The University of Texas Health Science Center at Houston
McGovern Medical School
Department of Pediatric Surgery
Our clinical and translational laboratory team within the Program in Children’s Regenerative Medicine at UT Health, Memorial Hermann Hospital, MD Anderson Center for Advanced Biomedical Imaging, and the Brown Foundation Institute for Molecular Medicine has a long standing collaboration focusing on developing cellular therapies for neurological injury as well as interrogation of the neuroinflammatory response.
Recently, we have explored aspects of the secreteome of MSCs and other cell-based therapies, including exosomes/extracellular vesicles and other paracrine factors. We have worked extensively with pre-clinical models of TBI and SCI, as well as in clinical protocols and trials using translated approaches that were developed in the lab. We have developed novel new techniques in the measurement and imaging of neuroinflammation/activated microglia- the resident immune cells of the brain. Also, our group has investigated the effects of resuscitation induced organ edema and injury since the late 1990s. We have considered edema as an amplification/feed-forward stimulus to the initial injury, and we have developed the concept that the edema-induced signal is mechanical. Our work in this area built upon a legacy of leaders in fluid balance at the Center for Microvascular and Lymphatic Studies at UT, led by Glen Laine, Ph.D. (now head-emeritus of the DeBakey Institute at TAMU), and Bob Drake, Ph.D. (deceased) of the Drake-Laine equation describing the factors influencing edema resolution. Currently, our group uses cerebral edema, BBB permeability and MR indices of cerebral edema as early read-outs of the anti-inflammatory effects of cellular therapies for severe traumatic brain injury. We believe that this early effect and the down regulation of the edema induced amplification of the inflammatory response to injury is one of the principal (and overlooked) mechanisms of action of bone marrow derived cellular therapies. Our expertise in these areas all integrate into basic mechanisms of inflammation, edema and organ repair that provide a platform for training students and residents in these techniques.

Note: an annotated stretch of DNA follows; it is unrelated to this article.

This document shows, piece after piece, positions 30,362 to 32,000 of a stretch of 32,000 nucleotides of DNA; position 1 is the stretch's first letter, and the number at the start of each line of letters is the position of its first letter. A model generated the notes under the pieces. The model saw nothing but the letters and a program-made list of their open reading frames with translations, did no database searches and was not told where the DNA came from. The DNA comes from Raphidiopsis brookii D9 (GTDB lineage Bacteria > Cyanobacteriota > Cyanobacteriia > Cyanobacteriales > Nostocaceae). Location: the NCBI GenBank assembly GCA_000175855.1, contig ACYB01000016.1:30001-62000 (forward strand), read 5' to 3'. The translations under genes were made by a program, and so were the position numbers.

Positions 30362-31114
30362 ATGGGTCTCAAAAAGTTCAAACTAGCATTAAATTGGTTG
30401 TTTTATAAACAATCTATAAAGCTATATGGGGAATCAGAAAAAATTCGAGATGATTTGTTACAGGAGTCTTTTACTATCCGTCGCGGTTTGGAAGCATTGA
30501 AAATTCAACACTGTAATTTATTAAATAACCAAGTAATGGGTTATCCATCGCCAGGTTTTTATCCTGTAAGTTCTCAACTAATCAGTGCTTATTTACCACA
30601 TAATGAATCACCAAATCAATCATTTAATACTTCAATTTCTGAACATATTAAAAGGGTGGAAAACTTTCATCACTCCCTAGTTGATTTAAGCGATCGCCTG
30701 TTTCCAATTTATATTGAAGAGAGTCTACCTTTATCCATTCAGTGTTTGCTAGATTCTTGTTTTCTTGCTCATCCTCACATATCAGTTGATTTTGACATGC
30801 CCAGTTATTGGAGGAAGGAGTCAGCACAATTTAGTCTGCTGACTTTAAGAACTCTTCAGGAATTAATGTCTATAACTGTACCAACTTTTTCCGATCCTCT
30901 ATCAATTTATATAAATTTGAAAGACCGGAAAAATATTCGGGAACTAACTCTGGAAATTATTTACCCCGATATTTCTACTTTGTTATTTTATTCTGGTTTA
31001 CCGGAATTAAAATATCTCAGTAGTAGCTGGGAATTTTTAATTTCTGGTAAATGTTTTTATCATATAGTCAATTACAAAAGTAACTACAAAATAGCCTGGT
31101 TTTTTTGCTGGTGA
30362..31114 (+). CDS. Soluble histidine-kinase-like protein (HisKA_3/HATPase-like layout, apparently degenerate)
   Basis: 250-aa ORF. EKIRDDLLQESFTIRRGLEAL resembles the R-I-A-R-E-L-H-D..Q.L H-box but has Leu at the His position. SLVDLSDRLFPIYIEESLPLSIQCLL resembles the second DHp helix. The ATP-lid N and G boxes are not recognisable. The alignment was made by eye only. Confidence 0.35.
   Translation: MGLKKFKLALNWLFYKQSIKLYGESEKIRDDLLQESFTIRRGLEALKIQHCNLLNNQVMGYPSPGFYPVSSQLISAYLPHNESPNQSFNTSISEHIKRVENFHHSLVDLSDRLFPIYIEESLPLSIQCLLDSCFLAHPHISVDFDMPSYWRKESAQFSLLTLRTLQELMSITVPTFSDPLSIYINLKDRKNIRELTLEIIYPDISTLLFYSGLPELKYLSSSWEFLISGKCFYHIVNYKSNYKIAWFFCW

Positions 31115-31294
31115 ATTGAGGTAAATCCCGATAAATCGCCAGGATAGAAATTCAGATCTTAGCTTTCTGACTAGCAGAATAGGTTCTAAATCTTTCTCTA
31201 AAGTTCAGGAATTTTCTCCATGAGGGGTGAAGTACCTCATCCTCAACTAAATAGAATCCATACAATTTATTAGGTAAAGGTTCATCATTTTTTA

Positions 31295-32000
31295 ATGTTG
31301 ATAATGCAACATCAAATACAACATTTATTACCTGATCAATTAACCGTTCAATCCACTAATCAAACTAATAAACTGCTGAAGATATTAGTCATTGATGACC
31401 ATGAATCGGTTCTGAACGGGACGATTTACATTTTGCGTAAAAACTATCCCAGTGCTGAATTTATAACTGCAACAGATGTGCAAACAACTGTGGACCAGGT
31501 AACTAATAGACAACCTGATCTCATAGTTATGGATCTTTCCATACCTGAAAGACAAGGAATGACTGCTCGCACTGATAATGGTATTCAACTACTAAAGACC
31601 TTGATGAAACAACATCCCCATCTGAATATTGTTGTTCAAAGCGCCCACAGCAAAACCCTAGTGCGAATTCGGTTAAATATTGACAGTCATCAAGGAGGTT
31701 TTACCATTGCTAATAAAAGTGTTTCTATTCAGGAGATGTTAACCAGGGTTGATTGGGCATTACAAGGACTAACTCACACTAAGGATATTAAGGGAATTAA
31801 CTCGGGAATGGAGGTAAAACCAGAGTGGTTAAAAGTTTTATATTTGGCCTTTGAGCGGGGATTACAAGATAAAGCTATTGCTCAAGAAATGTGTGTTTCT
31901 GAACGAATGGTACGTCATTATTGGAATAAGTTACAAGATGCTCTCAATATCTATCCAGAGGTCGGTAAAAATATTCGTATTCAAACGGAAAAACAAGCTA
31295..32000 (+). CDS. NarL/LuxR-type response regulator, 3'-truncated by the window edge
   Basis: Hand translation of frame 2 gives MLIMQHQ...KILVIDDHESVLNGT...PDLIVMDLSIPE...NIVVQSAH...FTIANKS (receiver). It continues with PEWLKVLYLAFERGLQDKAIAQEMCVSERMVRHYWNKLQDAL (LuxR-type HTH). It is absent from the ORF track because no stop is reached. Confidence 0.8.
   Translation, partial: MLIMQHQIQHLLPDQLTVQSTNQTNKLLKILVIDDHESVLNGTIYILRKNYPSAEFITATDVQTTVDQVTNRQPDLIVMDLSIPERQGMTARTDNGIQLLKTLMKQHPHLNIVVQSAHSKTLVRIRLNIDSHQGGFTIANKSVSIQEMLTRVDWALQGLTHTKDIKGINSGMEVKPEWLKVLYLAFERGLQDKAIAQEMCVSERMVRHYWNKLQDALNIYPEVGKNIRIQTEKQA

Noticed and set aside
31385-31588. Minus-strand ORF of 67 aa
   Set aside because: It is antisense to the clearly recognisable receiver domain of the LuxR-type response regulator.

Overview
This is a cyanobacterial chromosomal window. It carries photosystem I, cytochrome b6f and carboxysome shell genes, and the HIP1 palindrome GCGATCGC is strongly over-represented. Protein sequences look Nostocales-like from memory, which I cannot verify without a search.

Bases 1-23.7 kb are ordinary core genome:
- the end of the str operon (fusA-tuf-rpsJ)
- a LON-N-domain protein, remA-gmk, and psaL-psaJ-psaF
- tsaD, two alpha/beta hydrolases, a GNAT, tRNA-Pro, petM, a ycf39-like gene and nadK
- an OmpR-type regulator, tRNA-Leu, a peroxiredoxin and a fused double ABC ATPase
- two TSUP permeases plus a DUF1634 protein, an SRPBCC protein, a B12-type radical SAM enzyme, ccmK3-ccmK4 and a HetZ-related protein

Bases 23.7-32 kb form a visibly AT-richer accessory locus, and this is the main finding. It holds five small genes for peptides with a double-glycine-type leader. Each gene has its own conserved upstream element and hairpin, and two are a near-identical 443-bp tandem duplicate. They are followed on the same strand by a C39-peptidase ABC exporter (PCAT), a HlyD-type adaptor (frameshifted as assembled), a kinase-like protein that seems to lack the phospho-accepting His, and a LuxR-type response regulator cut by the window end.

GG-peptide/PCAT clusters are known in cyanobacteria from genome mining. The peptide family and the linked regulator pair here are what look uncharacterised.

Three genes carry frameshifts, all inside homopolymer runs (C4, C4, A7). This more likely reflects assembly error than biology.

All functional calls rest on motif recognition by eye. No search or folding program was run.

Finally, we have developed mid-stage clinical protocols as well as clinical grade cell manufacturing under cGMP conditions (including novel bioreactor development) that serves as the ultimate endpoint for our program of discovery. Our laboratory goal is to develop and validate therapeutic strategies for difficult problems related to trauma, critical care, and neurological injury.
I have had student and resident trainees in my laboratory on a continuous basis for approximately 20 years, funded via various mechanisms: T32, F32, DRG Scholars, von Humboldt Foundation, DeBakey Institute, Brown Foundation, CeTIR, and Glassell Foundation Fellows.
Education & Training
M.D. - The University of Texas Medical Branch - 1988